Hi all! I’m so happy to share the first amazing guest post for Shattering Stigmas. I love that Nia has shared a more informative post while discussing the current stigmas regarding mental illness in India. I always like learning more about how the non-Western world is doing with mental health. Thank you so much, Nia!
Writing about mental health and wellness is always a tricky subject for me — people are quick to judge and dismiss it as something you’re making up or tell you that “it’s all in your head,” which is really ironic because like Dumbledore once said (in an unrelated context), “Of course it is happening inside your head. . .but why on earth should that mean that it is not real?”
In theory, talking about mental health and the brain seems easy. That’s why you’ve got volumes upon volumes on the brain — on how and why it functions (or doesn’t) the way it does, what happens when it doesn’t function the way we expect it to and how we can fix it. All this sounds interesting in theory, sure. But when it comes to understanding the impact of mental illnesses, we all fall short. A lot of the unwillingness to understand stems from fear and misinformation. The internet is one of the best things invented but it also the primary source of information for a lot of people, so it’s important to make sure the right kind is accessible to the general public.
I come from one of the largest, most densely populated cities in the world — Mumbai. There are millions of people who live there and my favourite thing about it is that most of the time you can do whatever you want and no one will care. Everyone tries to mind their own business as best as they can. But when it comes to discussing mental health and seeking professional help, people are scared. Communities talk, rumours fly fast and loose, “They’re not right in the head,” or “I heard they’re seeking therapy” where the therapy is said in hushed tones, like the magical world learning to use the name Voldemort without fear.
Why do we need Mental Health Awareness at all?
“Log kya kahenge,” is the primary way people are discouraged from talking about their mental health issues and illnesses. Loosely translated, it means “What will people say?” The fear of being ostracized because you have a mental illness runs high in India.
According to the World Health Organization, 15% of all illnesses and diseases are mental in nature. India has the second-largest population in the world, and most of them have limited access (if any at all) to mental health and wellbeing services. No wonder then, the report also states that India has one of the largest numbers of people suffering from mental health issues in the whole world.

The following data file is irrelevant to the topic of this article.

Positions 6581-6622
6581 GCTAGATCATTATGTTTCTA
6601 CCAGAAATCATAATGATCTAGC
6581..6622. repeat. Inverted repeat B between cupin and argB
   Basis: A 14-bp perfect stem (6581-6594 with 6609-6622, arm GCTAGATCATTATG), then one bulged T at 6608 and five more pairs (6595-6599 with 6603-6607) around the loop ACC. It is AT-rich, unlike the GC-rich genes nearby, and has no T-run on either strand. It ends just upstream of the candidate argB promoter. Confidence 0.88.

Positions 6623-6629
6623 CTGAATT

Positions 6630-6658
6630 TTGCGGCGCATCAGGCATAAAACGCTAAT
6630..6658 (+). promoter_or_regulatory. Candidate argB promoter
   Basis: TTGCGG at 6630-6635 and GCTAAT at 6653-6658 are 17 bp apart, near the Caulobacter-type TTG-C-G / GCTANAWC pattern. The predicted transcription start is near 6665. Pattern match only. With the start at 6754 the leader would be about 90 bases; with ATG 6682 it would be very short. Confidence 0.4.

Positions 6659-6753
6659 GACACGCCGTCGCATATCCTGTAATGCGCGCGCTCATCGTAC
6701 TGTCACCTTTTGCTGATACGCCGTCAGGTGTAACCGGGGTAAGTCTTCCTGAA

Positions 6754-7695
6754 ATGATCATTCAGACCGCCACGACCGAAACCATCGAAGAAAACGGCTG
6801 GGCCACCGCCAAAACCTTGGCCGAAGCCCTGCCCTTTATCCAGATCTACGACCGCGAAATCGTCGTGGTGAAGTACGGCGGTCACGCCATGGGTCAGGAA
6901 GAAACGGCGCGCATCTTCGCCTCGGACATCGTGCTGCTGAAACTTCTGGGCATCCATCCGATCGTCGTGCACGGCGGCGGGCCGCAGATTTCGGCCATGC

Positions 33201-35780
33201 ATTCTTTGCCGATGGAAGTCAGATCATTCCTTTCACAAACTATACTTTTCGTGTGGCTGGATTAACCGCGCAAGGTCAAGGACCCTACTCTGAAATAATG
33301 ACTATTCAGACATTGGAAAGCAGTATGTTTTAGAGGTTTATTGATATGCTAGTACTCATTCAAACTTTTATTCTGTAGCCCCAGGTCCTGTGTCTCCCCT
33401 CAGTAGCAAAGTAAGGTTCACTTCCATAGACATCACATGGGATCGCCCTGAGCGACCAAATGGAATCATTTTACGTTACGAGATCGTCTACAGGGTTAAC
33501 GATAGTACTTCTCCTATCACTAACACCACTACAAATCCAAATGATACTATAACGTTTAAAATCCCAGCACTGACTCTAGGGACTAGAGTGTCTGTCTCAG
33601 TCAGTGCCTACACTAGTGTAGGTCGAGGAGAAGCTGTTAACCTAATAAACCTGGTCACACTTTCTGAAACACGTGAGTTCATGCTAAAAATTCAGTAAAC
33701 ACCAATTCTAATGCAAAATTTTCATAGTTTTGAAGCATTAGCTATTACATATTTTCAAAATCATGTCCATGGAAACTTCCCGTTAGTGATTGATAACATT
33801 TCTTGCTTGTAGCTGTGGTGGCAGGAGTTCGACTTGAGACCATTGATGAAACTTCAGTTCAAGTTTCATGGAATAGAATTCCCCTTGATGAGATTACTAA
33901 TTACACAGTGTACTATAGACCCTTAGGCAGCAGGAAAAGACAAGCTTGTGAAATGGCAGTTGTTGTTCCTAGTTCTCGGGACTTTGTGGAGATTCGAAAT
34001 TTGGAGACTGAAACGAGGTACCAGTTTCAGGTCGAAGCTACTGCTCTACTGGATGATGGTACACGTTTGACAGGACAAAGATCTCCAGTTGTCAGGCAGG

When you think about it logically, people aren’t faulted for needing glasses to see, athletes aren’t blamed when they pull a muscle or break a knee during gameplay — it happens. And so, you seek treatment for it. It seems simple enough when it comes to physical injuries and illnesses — you go to a healthcare professional and get some help, including but not limited to medicines.
It’s incredibly stupid that the same logic isn’t applied to mental health. India devotes less than 1% of its entire budget for mental health purposes, it might be nicer to call it a teeny, tiny fraction so save face. But thankfully, it’s not all gloom and doom. India passed the Mental Healthcare Act in 2017, which takes steps to lessen the stigma of suffering from and seeking help for mental illnesses as well as makes an effort to provide accessible mental health services across the country. It’s a small step, but it’s one in the right direction.
Let’s do a Rihanna and talk about Work
The only way for people to take notice of the effect of not treating mental illnesses is for them to lose money. So, let’s talk about the working population of India and their mental health for a second.
According to recent research, nearly 43% of India’s corporate private-sector workers face depression or some kind of anxiety disorder. That’s almost one in two people. But when you talk about mental health in the workplace, you risk losing your jobs and marking yourself out as someone who shouldn’t be hired because of your mental illness. That’s discrimination, plain and simple. The stigma associated with mental illness doesn’t make it easy to find a job anywhere in the world, let alone India.